Day 3

Today I worked on writing the line follower’s code based on Dr. Bardoe’s simulator in processing. The code itself is very simple:

class DriveSystemD extends DriveSystem{
    DriveSystemD(Car c){
        super(c);
    }

    int sensorLeft(){
        return myCar.ledSensorLeft.sense((int) myCar.position.x,(int) myCar.position.y, myCar.angle);
    }

    int sensorRight(){
        return myCar.ledSensorRight.sense((int) myCar.position.x,(int) myCar.position.y, myCar.angle);
        }

    int c=0;
    void drive(){
        int l=myCar.sensorValueLeft;
        int r=myCar.sensorValueRight;

        if (c>0){ // the equivalent of the noSense. However it's losing data
            c--;
            myCar.setLeftSpeed(50);
            myCar.setRightSpeed(50);
            return;

            }

        println(l-r,l, r);
        if (r>128){
            myCar.setLeftSpeed(20);
            myCar.setRightSpeed(-20);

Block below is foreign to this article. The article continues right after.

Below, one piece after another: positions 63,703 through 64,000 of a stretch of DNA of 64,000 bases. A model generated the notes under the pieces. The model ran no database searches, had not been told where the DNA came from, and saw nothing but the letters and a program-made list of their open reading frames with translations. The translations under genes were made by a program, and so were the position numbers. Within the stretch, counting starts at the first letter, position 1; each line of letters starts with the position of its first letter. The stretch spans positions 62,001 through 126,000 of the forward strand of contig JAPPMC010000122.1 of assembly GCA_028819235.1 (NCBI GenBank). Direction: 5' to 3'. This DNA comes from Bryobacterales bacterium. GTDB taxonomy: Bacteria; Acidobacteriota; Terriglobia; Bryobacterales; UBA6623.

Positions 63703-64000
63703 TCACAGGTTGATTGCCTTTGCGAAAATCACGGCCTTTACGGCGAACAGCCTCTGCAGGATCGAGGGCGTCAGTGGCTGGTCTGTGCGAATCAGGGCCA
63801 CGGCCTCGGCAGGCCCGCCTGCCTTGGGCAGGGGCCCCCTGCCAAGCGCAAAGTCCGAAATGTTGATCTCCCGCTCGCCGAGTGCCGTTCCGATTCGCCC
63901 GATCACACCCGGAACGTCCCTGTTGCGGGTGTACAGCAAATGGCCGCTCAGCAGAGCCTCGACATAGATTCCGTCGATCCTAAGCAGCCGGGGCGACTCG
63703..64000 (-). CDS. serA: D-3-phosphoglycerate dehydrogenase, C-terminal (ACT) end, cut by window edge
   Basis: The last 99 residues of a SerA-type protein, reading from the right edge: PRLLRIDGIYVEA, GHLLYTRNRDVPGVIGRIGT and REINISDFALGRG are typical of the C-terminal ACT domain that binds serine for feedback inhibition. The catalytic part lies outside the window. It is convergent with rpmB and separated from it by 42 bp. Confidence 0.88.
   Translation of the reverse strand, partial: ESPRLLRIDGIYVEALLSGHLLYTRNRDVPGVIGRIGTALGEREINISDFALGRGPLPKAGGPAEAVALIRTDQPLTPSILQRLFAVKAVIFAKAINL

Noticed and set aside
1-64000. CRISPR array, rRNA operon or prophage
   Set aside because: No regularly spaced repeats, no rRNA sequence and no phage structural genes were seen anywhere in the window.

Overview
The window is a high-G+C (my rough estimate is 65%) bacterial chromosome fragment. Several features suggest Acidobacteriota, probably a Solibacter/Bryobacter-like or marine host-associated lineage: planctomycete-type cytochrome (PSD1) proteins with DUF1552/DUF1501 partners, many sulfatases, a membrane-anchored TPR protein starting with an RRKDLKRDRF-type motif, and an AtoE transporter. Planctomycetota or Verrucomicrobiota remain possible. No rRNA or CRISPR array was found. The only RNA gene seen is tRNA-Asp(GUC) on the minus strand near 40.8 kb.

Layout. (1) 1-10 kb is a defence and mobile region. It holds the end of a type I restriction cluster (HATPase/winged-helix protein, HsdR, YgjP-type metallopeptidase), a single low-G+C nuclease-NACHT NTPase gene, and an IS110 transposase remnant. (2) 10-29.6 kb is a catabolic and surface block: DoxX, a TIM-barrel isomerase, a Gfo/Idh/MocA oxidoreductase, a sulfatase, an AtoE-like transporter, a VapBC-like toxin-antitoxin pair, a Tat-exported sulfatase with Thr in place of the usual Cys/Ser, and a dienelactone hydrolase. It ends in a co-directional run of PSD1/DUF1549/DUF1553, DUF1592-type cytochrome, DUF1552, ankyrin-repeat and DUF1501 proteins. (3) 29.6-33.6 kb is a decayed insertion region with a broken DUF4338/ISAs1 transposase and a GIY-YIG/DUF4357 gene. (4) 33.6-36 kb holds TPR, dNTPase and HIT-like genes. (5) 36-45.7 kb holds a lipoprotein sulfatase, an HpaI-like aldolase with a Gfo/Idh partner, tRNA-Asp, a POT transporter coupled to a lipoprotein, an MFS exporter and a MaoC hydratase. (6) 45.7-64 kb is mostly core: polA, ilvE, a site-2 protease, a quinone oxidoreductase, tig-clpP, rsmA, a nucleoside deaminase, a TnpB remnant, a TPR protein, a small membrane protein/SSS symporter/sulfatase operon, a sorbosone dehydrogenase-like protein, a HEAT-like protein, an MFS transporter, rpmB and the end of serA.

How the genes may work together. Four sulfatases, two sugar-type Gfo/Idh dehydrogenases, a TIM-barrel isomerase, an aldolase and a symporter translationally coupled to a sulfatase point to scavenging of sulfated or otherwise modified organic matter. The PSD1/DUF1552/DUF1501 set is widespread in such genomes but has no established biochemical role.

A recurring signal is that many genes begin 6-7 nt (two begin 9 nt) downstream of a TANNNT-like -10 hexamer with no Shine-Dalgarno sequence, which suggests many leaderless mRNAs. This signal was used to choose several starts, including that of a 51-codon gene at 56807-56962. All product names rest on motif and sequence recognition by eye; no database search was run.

} else if (l>128){
            myCar.setLeftSpeed(-20);
            myCar.setRightSpeed(20);
        } else {
            myCar.setLeftSpeed(50);
            myCar.setRightSpeed(50);
        }

        c=0;
    }
}

The only problem I found was that, based on the original template, the delay was implemented by dropping sensor (simulated) data, which causes the car not being able to turn across the corner. Convinced there’s something wrong with the template code, it took me a while to reverse engineer the code template and finally figured out the issue. In the process, I also found that the noises generated randomly is working as intended because the values are too small. Each element of the random noise vector takes value between \([-5,5]\) while the sensor data takes value between \([0,255]\). Therefore, all the noises are negligible.